Afrin, Fed and Risk Appetite…

Although it’s been a tough start to the week, at least it is ending well with a decrease in sales pressure. Nevertheless, you can never be too cautious.

I really don’t want to go into details about U.S. delegation’s visit to Turkey, because, I think it is unlikely for Turkey to violate its own diplomatic policy as it has already set forth its list of terms. But the United States still says, “We may think about taking a position where we will take different approaches to PYD and PKK”.

U.S. sends its top officials to Ankara almost to prove that, as American government, they carry out shuttle diplomacy. However, there is not any available platform that might offer reconciliation. Turkey had determined its red lines from the very beginning even though they say that the diplomacy is the best possible way to solve conflicts. Therefore, I think I will avoid making any comment on this matter until it is solved.

Let’s take a quick look at the markets now: It looks like expectations for the Fed will hike interest rates not three, but four times this year are getting stronger, which means interest rates will continue to rise. In that case, I think we might easily say that bond yields too will climb up.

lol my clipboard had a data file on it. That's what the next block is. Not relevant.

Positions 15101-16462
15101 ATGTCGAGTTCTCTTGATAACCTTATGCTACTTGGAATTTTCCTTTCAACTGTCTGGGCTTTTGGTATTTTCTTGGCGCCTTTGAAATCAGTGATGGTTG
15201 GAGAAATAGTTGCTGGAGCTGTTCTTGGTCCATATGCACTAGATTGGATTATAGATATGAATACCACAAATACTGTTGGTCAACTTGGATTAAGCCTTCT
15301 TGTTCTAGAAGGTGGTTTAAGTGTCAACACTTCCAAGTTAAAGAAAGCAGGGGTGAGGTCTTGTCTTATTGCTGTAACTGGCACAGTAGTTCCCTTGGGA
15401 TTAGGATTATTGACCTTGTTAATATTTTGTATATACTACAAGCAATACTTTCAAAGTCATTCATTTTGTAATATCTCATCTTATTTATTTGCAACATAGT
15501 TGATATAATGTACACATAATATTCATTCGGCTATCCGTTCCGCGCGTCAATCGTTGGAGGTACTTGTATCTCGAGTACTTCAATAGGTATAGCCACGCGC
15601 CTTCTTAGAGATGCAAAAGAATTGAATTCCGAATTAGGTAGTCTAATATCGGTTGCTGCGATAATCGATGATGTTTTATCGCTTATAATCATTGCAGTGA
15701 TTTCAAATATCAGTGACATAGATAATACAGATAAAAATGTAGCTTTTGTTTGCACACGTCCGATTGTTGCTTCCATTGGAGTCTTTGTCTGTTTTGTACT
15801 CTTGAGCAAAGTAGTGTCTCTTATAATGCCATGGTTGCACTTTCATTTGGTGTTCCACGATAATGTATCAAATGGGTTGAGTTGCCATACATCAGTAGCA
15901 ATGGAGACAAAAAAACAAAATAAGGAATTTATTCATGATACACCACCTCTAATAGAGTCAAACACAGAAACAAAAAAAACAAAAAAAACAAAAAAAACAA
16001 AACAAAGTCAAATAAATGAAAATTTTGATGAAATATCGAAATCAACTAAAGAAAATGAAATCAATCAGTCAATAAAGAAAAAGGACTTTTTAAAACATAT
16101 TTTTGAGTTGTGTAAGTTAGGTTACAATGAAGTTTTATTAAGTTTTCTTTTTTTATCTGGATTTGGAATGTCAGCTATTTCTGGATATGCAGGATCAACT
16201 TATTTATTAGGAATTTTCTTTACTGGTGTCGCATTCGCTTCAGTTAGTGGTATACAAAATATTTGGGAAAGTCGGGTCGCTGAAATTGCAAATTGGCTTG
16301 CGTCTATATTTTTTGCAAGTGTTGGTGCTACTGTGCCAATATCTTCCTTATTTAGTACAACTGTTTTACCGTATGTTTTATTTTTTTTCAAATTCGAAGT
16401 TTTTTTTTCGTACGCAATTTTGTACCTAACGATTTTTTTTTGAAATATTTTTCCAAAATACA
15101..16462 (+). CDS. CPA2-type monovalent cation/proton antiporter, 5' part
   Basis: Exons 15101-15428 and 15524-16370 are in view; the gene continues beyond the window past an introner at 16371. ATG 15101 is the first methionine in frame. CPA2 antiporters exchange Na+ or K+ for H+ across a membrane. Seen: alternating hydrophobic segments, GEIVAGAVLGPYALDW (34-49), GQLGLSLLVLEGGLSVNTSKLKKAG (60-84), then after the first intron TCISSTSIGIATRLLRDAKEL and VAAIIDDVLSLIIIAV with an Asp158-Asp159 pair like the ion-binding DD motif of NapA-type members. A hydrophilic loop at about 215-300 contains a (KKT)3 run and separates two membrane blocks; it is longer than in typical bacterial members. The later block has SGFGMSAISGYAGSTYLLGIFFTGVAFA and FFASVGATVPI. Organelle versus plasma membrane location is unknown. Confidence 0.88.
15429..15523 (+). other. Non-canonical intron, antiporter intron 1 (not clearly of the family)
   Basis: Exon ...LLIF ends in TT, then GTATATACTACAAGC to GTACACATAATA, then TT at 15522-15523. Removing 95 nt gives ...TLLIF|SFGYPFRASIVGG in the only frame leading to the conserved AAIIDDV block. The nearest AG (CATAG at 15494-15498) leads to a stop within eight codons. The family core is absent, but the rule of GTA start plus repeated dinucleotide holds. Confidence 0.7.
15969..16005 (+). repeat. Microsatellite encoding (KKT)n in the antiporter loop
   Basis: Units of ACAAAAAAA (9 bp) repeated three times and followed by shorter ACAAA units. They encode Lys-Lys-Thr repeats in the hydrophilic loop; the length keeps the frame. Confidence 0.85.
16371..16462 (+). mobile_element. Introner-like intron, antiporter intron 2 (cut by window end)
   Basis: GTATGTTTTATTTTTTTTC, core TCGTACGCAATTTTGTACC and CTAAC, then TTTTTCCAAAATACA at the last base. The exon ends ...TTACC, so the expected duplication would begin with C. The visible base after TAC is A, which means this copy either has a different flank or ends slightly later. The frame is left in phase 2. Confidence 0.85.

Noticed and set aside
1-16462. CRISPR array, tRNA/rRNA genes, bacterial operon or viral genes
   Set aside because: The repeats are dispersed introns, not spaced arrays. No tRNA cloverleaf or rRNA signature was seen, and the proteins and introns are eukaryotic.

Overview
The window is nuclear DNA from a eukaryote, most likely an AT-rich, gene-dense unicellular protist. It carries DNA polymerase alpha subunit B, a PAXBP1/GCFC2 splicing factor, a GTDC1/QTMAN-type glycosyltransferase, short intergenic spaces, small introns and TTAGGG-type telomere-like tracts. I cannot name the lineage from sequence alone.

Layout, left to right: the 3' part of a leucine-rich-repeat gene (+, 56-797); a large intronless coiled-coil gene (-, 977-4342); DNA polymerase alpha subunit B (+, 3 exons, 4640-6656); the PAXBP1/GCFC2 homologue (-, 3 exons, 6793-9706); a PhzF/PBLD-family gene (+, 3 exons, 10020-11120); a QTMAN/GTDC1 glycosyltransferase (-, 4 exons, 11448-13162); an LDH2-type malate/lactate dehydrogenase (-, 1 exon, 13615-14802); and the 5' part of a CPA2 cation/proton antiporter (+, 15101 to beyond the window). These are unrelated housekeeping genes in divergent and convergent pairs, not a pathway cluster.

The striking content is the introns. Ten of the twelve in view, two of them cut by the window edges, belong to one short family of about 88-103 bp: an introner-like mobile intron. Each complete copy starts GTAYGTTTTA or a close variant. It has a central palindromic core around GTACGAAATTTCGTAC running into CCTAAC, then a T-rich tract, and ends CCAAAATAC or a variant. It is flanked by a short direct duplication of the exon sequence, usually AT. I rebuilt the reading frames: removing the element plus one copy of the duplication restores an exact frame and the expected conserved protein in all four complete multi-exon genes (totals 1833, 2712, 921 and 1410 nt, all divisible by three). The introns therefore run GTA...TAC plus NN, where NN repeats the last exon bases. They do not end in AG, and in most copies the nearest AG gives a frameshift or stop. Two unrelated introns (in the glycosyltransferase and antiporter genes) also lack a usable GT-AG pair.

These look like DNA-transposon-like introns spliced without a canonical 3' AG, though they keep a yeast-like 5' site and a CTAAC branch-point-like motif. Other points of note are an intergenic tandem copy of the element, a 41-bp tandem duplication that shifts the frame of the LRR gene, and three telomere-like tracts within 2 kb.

“Investors keep hope alive…”

In the light of all the facts mentioned above, Treasury preparing to hold a series of tender in February will need to act in a very careful and cautious way in handling these tenders. One wrong step may result in a level of 15 %, because, let me remind you that in last November, it had hit above 14 %.

I must say that interest rates in Turkey are two times higher than the average interest rate in emerging countries. The same goes for the inflation. Likewise, unemployment data never moves beyond double-digits. The only reason for exchange rates and interest rates do not hit record highs even in such tough circumstances, is the investors’ risk appetite.

If there were a global decline in risk appetite, proper balance of economy would turn sour in a lot of countries, including Turkey. However, as I have been saying since the beginning of the year, both global growth and global trade are going pretty well for now. And I can assure you that any reason that might cause this strong trajectory to break down would not be an economic or financial one, because the cause will either be military conflicts or the rise of protectionism.

In conclusion, although we are living on our nerves all the time, no drastic deterioration in markets is expected to occur. So, just maintain your “cautious optimism”.

Prof. Dr. Emre Alkin